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Judge: Diamond Sports must pay full value of TV contracts to Cleveland Guardians, 3 other MLB teams

Diamond, which airs Guardians games on Bally Sports Great Lakes, filed for Chapter 11 bankruptcy in March.

HOUSTON — A federal bankruptcy judge has ordered Diamond Sports to pay the full value of its media contracts to the Arizona Diamondbacks, Cleveland Guardians, Minnesota Twins and Texas Rangers.

Judge Christopher Lopez made the ruling on Thursday in Houston. Diamond Sports, which owns 19 networks under the Bally Sports banner, has been in Chapter 11 bankruptcy proceedings in the Southern District of Texas since it filed in March. Diamond said in a financial filing last fall it had debt of $8.67 billion.

In April, the judge ruled Diamond to pay half of what the teams were owed in rights fees.

"I think the contract rate is the right answer here," said Lopez in using his decision after two marathon days of testimony.

The decision is another chapter in what has been a contentious week in the strained relationship between MLB and Diamond Sports.

On Tuesday, the last San Diego Padres game was aired on Bally Sports San Diego after Diamond Sports missed a rights payment fee and let the grace period expire. MLB took over production of Padres' telecasts, beginning with Wednesday's game at the Miami Marlins.

Whether MLB takes over other teams and Diamond Sports lets other payments lapse after the grace period will have to be answered over the next four months. If Diamond rejects the terms of the agreement, the rights would revert back to MLB and the teams.

Lopez stressed during his closing remarks that he wants both sides to continue to talk, despite how contentious the process has been.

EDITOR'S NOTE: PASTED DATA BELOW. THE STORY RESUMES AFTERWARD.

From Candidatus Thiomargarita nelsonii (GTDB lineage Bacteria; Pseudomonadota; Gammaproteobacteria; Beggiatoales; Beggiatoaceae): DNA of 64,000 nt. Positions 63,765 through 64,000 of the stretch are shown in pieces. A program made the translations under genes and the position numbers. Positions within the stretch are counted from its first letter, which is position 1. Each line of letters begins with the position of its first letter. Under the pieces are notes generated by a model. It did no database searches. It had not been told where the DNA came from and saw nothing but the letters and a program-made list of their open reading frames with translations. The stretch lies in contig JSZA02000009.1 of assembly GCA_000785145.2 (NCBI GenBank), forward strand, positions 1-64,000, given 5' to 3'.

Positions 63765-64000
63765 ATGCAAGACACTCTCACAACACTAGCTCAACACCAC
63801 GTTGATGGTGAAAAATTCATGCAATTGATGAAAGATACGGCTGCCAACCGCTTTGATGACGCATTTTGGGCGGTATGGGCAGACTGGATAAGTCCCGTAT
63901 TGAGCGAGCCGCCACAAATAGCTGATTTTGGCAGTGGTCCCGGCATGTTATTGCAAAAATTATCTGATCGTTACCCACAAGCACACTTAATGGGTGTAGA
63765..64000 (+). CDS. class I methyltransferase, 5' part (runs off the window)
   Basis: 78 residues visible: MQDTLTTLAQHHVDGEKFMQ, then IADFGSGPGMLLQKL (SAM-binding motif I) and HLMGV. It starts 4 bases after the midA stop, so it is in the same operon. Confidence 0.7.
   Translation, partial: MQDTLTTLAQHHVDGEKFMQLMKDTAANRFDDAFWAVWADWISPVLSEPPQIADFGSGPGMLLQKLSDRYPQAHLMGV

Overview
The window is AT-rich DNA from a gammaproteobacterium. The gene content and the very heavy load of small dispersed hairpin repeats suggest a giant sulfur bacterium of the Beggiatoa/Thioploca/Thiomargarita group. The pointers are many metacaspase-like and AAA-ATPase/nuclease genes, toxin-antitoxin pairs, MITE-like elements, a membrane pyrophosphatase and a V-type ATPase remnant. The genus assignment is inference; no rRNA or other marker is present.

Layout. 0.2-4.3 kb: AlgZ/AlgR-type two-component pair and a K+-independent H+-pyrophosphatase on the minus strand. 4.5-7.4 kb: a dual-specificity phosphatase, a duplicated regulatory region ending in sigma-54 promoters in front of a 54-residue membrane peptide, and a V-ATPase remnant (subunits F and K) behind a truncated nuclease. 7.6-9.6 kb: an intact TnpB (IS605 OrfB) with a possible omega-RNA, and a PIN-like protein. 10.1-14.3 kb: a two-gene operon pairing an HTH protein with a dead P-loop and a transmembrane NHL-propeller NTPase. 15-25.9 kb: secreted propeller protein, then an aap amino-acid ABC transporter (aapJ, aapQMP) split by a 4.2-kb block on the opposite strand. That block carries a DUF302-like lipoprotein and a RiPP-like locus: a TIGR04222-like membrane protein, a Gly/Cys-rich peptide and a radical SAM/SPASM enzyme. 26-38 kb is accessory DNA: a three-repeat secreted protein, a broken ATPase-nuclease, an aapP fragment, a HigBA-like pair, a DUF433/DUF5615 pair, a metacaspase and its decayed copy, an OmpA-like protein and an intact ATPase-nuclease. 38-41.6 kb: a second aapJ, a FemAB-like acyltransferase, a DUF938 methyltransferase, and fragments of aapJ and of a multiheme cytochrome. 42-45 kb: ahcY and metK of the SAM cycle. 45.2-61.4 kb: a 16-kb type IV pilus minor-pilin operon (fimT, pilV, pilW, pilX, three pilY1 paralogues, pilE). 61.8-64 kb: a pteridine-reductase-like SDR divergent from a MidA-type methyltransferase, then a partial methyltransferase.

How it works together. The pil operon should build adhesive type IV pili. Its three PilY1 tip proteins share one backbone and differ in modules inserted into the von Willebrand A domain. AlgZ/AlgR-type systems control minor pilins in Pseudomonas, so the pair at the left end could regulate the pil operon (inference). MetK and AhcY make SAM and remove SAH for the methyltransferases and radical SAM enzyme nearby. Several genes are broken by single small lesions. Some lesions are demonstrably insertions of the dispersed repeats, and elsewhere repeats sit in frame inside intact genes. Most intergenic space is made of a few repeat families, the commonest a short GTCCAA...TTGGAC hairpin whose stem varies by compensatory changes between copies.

Lopez also said he realized he is not answering the biggest question fans have — will their team's games end without interruption?

"I'm not really answering questions that real fans have, the folks who come home after work, the family dealing with increased costs that just wants to know they can come home and watch their team for the rest of the season, and where they're going to watch their team play," Lopez said. "Those issues aren't being decided and it's not my decision to make. I'm careful not to overstep my boundaries."

In Cleveland, Guardians owner Paul Dolan has pledged all of the team's 2023 games will be televised one way or another, but did not rule out a situation similar to what San Diego is now facing.

"Bally's has said they're going to live up to their commitments and show the games," Dolan told 3News' Jim Donovan back in April. "Major League Baseball, who we are in constant contact with, has said that if for whatever reason they don't, they'll step in. So we fully expect all of our games to be viewable by our fans."

Around the start of the season, the Guardians had yet to receive a $55 million rights payment from Diamond. Still, Bally Sports Great Lakes has continued to air the team's games.

Commissioner Rob Manfred testified on Wednesday that in the case of the Padres and other teams that would have their rights deals end that MLB will pay teams up to 80% of what they would have received. Manfred said MLB came to that percentage because it would prevent teams from encountering financial distress and allow them to make player payroll.

Manfred also said MLB made a $9.1 billion bid for the regional sports networks when they were up for sale four years ago. Diamond Sports Group and Sinclair Broadcast Group bought the regional sports networks from The Walt Disney Co. for nearly $10 billion in 2019. Disney was required by the Department of Justice to sell the networks for its acquisition of 21st Century Fox's film and television assets to be approved.

Diamond has the rights to 41 professional teams — 13 baseball, 16 NBA and 12 NHL.


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